Search results for: Attitudes of teachers
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This paper aims to present the new National Science Teachers Association–Standards for Science Teacher Preparation (NSTA–SSTP). The Council for the Accreditation of Educator Preparation (CAEP) is the new national accreditation organization for programs of education. NSTA collaborates with CAEP to establish content specific standards for the evaluation of science education programs.
Updated: Dec. 27, 2015
This study focused on the effects of different videotaped material on teachers’ cognitive, emotional, and motivational processes. The participants were 10 eighth-grade mathematics teachers, who analyzed videos of their own or other teachers’ classroom instruction.The findings indicate that teachers viewing videos of other teachers are more deeply engaged in analysis of problematic events. This study demonstrates the benefits of comparing teachers’ analysis of their own and others’ videos. The authors pointed out that the individual analysis of one’s own and others’ videos results in differential effects on cognition, motivation, and emotion that may not always be intuitive or easily observable in individual and group settings.
Updated: Dec. 21, 2015
Responding to Teacher Shortages: Relationships among Mobility Experiences, Attitudes, and Intentions of Dutch Teachers
This study examines how the experience with mobility and the attitude towards mobility of Dutch secondary school teachers shape their intentions to be mobile. The findings reveal that attitudes towards mobility were linked to past experience with mobility and there is a strong relationship between the attitude towards mobility and the intention to be mobile.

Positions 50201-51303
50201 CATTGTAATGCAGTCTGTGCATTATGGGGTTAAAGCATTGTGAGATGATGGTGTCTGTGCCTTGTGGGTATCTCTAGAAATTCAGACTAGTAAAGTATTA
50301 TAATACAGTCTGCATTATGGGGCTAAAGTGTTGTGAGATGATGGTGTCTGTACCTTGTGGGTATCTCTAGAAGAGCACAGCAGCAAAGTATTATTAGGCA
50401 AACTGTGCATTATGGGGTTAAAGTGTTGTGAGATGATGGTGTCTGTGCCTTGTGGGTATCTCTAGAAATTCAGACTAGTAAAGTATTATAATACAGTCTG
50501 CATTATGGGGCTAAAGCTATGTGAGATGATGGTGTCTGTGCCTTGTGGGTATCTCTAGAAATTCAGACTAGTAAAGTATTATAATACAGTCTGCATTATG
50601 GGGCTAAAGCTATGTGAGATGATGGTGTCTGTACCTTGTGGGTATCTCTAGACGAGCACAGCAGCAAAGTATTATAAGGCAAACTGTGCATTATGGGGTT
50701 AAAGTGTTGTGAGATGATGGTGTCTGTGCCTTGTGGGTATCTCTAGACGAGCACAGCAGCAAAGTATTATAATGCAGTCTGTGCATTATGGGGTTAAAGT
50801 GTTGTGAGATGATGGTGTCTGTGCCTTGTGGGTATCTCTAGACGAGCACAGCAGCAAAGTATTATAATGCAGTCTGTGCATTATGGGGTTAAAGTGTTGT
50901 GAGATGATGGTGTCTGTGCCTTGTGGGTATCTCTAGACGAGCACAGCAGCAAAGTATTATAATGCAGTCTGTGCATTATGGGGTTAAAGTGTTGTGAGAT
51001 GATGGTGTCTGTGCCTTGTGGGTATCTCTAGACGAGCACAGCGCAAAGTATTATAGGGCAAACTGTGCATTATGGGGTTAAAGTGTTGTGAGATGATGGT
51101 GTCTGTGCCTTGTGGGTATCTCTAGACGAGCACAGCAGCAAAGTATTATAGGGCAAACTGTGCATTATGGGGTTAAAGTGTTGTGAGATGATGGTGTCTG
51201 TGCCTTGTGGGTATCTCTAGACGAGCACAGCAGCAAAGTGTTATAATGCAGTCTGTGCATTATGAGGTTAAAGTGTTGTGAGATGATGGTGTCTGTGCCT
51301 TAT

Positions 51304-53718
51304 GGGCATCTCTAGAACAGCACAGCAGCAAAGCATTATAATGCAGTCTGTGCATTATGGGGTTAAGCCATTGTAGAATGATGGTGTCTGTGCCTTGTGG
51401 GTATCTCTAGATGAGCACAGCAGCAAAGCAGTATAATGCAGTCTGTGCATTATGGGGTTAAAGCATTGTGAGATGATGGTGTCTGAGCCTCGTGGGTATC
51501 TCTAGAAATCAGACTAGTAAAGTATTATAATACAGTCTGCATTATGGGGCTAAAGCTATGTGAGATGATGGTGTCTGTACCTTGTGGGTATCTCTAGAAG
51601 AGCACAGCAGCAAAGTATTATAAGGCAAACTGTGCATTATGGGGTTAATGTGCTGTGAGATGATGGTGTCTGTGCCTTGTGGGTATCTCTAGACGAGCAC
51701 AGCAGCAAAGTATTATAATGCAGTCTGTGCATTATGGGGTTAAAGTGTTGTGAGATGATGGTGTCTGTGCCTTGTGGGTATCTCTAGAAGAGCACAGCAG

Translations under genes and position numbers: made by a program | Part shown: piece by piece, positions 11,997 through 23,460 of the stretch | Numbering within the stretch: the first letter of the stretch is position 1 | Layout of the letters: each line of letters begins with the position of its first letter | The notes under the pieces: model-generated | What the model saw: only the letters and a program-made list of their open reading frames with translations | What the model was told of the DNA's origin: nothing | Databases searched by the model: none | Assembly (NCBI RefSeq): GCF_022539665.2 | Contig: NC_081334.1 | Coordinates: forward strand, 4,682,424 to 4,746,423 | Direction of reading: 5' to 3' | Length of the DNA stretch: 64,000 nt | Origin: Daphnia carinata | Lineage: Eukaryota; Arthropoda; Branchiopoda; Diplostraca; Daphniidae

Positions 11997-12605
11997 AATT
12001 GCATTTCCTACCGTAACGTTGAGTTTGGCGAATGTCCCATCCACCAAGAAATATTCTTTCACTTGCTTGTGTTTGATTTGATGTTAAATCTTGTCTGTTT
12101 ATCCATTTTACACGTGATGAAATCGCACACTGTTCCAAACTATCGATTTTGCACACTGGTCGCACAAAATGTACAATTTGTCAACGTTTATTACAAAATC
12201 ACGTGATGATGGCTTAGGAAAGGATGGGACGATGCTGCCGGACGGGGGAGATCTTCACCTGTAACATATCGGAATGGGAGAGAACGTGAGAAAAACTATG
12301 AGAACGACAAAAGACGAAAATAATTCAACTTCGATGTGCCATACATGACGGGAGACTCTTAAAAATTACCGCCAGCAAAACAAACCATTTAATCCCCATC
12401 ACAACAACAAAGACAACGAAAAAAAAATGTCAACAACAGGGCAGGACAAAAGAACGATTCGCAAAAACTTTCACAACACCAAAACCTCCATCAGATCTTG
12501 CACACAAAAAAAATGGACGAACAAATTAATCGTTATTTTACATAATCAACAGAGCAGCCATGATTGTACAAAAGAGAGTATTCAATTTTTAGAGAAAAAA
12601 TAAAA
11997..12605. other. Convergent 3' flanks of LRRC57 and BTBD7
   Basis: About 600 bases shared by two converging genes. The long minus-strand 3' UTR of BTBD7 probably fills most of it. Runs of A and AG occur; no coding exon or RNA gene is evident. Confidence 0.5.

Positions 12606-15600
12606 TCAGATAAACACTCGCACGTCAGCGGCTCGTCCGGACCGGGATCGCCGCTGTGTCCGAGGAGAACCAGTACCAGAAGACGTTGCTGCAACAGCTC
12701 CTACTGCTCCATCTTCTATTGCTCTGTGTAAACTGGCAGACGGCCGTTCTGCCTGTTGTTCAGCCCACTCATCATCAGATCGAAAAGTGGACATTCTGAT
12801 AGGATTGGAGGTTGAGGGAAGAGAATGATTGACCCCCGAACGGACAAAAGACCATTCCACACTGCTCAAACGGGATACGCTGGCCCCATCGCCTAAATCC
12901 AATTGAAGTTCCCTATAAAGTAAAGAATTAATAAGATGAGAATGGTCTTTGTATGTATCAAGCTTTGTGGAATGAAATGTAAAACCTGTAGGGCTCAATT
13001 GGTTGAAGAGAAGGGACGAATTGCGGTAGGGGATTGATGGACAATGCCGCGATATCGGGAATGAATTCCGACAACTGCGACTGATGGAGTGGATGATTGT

Updated: Dec. 07, 2015
Reflections of a Peace Educator: The Power and Challenges of Peace Education With Pre-Service Teachers
The present study examines one long-standing peace and global education initiative for pre-service teacher candidates. It probes the meanings of peace education and of global education embedded in the program, as well as the program's effects on the pre-service candidates' understandings of peace education. The article discusses two main challenges faced by the core faculty in this peace education program. In particular, teacher candidates' understandings of peace education often seemed limited, especially in relation to their competence in developing curricula for other strands of global education. Second, teacher candidates often had difficulty acquiring the relevant knowledge base and teaching materials necessary for facilitating the complex pedagogies associated with peace education.
Updated: Nov. 23, 2015
Against the Unchallenged Discourse of Homelessness: Examining the Views of Early Childhood Preservice Teachers
This study examines how preservice teachers perceived homelessness and children experiencing homelessness. It focuses on preservice teachers’ experiences with the dominant discourses about homelessness and addresses how early childhood educators can support preservice teachers in preparing to teach children experiencing homelessness in their future classrooms. The data showed that the images of homelessness held by the preservice teachers closely overlapped with public discourses of homelessness. The image of children as being homeless even did not exist in the conception of homelessness that the preservice teachers initially held. Their knowledge of homelessness was very limited and inaccurate, such that children experiencing homelessness and their families were initially interpreted as being dysfunctional and abnormal.